Residential building footprints are based on the "Building" AI Layer. The Building layer is currently designed to detect roofs only. It detects any roof of a permanent structure such as a house, unit, commercial building, garage, large garden shed or carport that is designed to keep the weather out. The current definition explicitly excludes the top of a building that is designed for regular use by people, such as a rooftop basketball court or car park. If a building is partly under construction, the completed part of the roof will be detected as building.
The vectorised Building outlines exported from AI Parcels take the Roof AI Layer and perform post processing to impose regular shapes, such as straight edges and 90 degree corners. Where the building is determined to be of irregular shape, such as for round and highly complex roofs, the algorithm reverts to a natural roof contour.
Building AI Layer: Typical residential buildings, including successful capture of building under tree cover.
AI Parcel exports of Building Footprints. Note the high confidence buildings are shown with yellow fills, lower confidence buildings (such as garden sheds, and a poorly captured commercial builiding) in shades of green.
Characteristics and Recommended Use
Commercial and Industrial Buildings
The reason the pack is called "Residential Building Footprints" is that performance in commercial and industrial buildings (C&I) such as warehouses and office buildings, and CBD (downtown) is reduced compared to the excellent quality with residential buildings. Approximately 80% of C&I buildings work well, but the current generation model in the October 2019 data set finds particularly large, featureless roofs challenging. This has been resolved in an updated model, and C&I buildings will be detected with quality similar to their residential counterparts in future data sets. The tall skyscrapers and complex buildings at the heart of many cities are even more challenging (due to building lean, frequent errors and inconsistencies in parcel boundaries, and complex multi level structures where the reasonable extent of a footprint is ambiguous). CBD buildings returned with AI Parcel exports will not be usable quality in the immediate future. If you really required this kind of building data, you may find that our DSM directly will provide useful results. You can find out about exporting DSM from MapBrowser here: Exporting 3D.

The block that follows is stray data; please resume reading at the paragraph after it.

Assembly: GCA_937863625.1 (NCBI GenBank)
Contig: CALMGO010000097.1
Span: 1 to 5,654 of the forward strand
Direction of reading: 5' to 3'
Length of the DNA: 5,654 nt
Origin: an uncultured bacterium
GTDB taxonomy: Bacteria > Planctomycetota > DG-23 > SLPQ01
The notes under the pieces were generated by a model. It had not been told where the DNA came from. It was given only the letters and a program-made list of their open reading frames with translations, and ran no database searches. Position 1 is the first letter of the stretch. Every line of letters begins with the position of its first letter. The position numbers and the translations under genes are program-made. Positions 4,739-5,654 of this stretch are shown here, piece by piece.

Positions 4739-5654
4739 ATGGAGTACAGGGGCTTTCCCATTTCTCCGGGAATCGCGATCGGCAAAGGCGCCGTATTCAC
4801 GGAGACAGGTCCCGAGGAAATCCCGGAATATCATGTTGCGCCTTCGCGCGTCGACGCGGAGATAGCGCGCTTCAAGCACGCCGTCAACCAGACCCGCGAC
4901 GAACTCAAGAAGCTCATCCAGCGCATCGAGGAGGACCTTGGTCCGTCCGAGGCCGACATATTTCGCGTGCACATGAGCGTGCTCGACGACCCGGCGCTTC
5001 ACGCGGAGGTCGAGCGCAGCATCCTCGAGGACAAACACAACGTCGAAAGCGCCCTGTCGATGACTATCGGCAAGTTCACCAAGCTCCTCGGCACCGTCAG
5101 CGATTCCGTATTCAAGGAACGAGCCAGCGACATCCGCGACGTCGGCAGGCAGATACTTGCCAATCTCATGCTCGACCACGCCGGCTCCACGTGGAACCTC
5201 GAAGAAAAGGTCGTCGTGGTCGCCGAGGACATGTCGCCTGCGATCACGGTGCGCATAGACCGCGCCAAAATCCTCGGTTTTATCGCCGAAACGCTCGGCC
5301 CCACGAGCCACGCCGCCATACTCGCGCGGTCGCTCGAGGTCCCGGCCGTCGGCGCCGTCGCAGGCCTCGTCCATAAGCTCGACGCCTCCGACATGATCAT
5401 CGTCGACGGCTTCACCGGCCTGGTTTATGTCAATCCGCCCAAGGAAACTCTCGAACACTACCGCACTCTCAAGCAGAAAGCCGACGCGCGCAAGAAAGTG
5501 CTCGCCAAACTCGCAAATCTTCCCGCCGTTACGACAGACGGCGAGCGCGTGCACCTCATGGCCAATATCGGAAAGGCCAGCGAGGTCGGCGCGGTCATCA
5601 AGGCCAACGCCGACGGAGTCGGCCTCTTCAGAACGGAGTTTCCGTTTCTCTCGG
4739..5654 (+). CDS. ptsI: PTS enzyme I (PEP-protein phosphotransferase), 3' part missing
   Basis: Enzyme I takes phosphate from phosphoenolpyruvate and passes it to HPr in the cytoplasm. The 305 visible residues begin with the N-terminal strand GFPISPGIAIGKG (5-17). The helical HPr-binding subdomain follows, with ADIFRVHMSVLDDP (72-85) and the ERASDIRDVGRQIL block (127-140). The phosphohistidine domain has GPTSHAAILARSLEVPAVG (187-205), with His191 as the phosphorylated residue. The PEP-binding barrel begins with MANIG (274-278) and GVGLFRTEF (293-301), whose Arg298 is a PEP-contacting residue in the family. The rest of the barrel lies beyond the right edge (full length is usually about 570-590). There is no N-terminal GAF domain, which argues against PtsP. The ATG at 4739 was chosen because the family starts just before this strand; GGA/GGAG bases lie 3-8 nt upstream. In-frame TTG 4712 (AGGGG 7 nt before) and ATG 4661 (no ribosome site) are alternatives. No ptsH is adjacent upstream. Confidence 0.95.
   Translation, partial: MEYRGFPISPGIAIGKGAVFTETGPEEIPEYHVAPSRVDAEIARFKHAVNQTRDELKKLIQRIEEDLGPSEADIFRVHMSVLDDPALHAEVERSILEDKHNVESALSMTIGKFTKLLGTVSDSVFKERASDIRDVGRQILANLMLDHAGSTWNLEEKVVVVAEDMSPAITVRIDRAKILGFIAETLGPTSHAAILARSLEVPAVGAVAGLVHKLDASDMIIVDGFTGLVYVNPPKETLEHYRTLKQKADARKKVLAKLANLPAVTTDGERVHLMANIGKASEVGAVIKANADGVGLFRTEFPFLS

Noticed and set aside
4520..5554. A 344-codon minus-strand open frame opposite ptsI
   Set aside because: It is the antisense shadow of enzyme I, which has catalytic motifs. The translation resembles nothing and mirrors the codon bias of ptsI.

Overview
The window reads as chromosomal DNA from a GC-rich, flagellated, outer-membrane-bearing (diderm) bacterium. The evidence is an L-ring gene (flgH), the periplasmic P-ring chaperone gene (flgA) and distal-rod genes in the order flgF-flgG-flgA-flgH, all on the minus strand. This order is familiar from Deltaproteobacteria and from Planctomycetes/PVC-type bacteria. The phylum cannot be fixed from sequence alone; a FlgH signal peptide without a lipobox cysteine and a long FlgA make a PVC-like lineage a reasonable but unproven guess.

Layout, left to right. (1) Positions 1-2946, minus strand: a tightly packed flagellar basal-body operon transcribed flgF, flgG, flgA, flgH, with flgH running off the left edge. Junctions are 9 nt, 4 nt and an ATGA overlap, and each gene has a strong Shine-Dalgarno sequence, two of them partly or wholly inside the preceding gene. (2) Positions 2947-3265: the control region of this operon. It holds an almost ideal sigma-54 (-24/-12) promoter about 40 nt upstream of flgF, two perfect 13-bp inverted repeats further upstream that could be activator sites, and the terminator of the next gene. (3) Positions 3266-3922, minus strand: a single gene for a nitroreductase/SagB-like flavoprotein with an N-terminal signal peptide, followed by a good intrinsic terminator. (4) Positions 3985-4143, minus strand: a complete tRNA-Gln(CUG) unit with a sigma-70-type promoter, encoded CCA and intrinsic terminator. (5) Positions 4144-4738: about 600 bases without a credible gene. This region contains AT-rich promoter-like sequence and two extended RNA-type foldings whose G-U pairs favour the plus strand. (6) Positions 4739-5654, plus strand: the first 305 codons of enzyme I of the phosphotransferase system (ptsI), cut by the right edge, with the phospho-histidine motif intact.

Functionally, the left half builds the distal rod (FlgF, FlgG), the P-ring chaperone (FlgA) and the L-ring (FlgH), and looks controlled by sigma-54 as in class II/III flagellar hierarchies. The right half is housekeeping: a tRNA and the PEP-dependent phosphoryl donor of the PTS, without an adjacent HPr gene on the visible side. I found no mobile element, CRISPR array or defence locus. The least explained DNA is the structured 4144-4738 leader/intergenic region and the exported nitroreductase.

The "confidence" value for each building is the best measure to determine whether the building is captured well, or whether the model was uncertain. Viewing the Building AI Layer in your area of interest can give a sense as to whether the building footprints are likely to be of good quality in an area, or direct calculations using the DSM are are better option for you.
The building footprints are particularly good at identifying corners and edges of buildings which are obscured by trees (whether or not leaves are present). The AI Layer does a good job in the majority of these situations, and enhancements in the Building Footprint vectorisation process typically improve it further. We do not capture extreme overhang, where it is difficult for a human to estimate the extent of the building under the tree.
If the level of tree overhang is of interest, the actual shapes of overhanging tree (and their areas) are available in the Residential Roof Characteristics AI Pack.
In the AI Parcel export, the "present" field denotes whether any buildings are in the parcel; any property parcel with building set to "N" indicates that it is a vacant lot. This is a good way to reliably identify vacant lots, or ones where the construction stage has not yet reached the adding of a roof. When there is an error on this flag, the incorrect cases are made up almost entirely of parcel boundary errors, where the building actually lies in the neighbouring property.
Parcel Boundary Cuts
When an AI Parcel is processed, the property parcel boundary is used to identify objects within the parcel. Objects that protrude from the parcel (due to poor parcel alignment, or changed parcel boundaries) are cut to the boundary. While this is normally the desired outcome, it can result in undesired behaviour.
Shape / Object Quality - filtering out poor building outlines through confidence scores
The "confidence" attribute is the best way to filter out cases of potentially poor quality outlines. As shown in the charts below, almost all buildings have a confidence of greater than 90% (many are in fact at 100% confidence). Depending on how you need to use the data, you may choose to discard the couple of percent of buildings with confidence lower than 90%. This is by far the easiest way to filter out the commercial/industrial buildings that respond poorly, or the other false positives that are mentioned below.
Roof classification typically include
|House roof||Shed/Outbuilding roof||Commercial roof|
|Partially obscured roof||Stadium roof|
Roof classification typically exclude
|Rooftop carpark||Awning||Mobile home|
|Shade cloth||Shipping container||Balcony/Terraces|
Confidence Distribution by Region
Please refer to Confidence for a further explanation of this value and best practices in using this score to filter the data according to your use case.